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Op/ed: For an Expanded Definition of Masculinity, Turn On ‘Ted Lasso’

Public Health Researcher Urges Moving Beyond Tradition That Promotes Intolerance and Harm

By Kevin Roy

Jeremy Swift, Brett Goldstein, Jason Sudeikis, Brendan Hunt and Nick Mohammed in “Ted Lasso” season two

A family science researcher holds up TV show “Ted Lasso” as an example of an expansive definition of masculinity that modern men could do well to emulate.

Photo by Apple TV

From mass shootings to rising deaths from drugs and suicide to falling education rates, a host of bad news has fueled pronouncements by some politicians, podcasters and other right-wing observers about “manhood under siege”—particularly as it pertains to white men.

In a new essay in The Baltimore Sun, University of Maryland family science Professor Kevin Roy writes that the prescriptions to solve this so-called crisis often involve attitudinal makeovers, gobbling testosterone pills, toughening up or other empty advice. Instead, he writes, perhaps men who are feeling these societal stresses need to examine more broadly what it means to be a man—and one place to start could be a popular series on that recently concluded on Apple TV+.

We are moving toward a more expansive notion of masculinity that speaks to white men, as well as the 19% of our nation’s population who are men of color and the almost 8% of individuals who identify as LGBTQ+. Instead of confining it to a narrow set of behaviors, why not grow what masculinity can be? What if we recognize there are many ways to be a good person who is a man?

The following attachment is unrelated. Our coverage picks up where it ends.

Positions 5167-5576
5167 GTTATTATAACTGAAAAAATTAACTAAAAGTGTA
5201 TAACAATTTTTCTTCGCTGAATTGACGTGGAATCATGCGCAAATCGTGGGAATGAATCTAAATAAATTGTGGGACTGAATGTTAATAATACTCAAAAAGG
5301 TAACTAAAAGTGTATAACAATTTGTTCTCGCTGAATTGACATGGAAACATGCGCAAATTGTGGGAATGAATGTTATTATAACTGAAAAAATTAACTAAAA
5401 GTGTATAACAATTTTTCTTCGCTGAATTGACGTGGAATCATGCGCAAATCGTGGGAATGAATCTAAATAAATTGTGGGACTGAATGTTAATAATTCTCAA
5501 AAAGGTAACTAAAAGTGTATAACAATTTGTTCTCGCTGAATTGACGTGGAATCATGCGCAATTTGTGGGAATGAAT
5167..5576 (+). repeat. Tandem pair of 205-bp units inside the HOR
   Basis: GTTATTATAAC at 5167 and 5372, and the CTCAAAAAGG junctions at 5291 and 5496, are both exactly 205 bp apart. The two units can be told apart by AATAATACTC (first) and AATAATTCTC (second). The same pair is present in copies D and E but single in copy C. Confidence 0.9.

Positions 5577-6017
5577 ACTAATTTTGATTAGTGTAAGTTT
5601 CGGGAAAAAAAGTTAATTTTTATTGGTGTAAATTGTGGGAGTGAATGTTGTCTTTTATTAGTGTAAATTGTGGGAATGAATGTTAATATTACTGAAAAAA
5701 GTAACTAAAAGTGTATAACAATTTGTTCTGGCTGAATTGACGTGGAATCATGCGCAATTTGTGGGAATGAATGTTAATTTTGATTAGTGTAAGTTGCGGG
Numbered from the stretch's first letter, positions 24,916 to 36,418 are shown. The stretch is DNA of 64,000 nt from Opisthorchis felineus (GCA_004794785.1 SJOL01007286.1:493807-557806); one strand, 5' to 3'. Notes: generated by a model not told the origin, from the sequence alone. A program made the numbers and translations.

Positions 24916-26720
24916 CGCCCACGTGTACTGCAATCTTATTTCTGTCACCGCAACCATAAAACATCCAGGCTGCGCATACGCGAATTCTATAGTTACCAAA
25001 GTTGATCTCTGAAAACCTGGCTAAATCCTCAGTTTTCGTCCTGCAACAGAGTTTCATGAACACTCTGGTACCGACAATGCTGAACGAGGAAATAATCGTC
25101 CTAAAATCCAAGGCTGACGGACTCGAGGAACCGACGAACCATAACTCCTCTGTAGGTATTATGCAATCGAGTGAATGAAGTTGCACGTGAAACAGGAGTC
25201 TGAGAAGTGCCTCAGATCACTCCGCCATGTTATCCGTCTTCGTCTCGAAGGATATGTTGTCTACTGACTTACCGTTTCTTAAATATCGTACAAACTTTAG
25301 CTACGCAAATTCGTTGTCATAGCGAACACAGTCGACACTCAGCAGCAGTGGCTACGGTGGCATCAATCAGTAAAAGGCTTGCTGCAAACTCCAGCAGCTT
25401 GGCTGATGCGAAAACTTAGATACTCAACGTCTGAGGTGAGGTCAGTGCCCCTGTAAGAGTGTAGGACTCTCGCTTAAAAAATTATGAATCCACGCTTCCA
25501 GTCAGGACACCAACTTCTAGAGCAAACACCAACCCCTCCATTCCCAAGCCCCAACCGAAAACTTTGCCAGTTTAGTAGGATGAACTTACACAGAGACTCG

Look at how men stumble and thrive in their relationships in the popular series “Ted Lasso.” In the traditionally hypermasculine environment of professional sports, Lasso’s players succeed by learning to trust each other with their weaknesses and ultimately improvising a style of play that de-emphasizes singular super star athletes.

I have taught a course on masculinity at the University of Maryland to over 1,000 undergraduates since 2017. The class attracts students of all genders (but relatively few white men) and from across the political spectrum. Almost every student says what attracted them to the course was a chance to figure out “what’s going on with guys.” They feel that men don’t have a sense of purpose, that men are isolated, stuck, and sometimes violent—and they see this every day in their families, with their friends and partners, and in themselves.

Read the rest in The Baltimore Sun.



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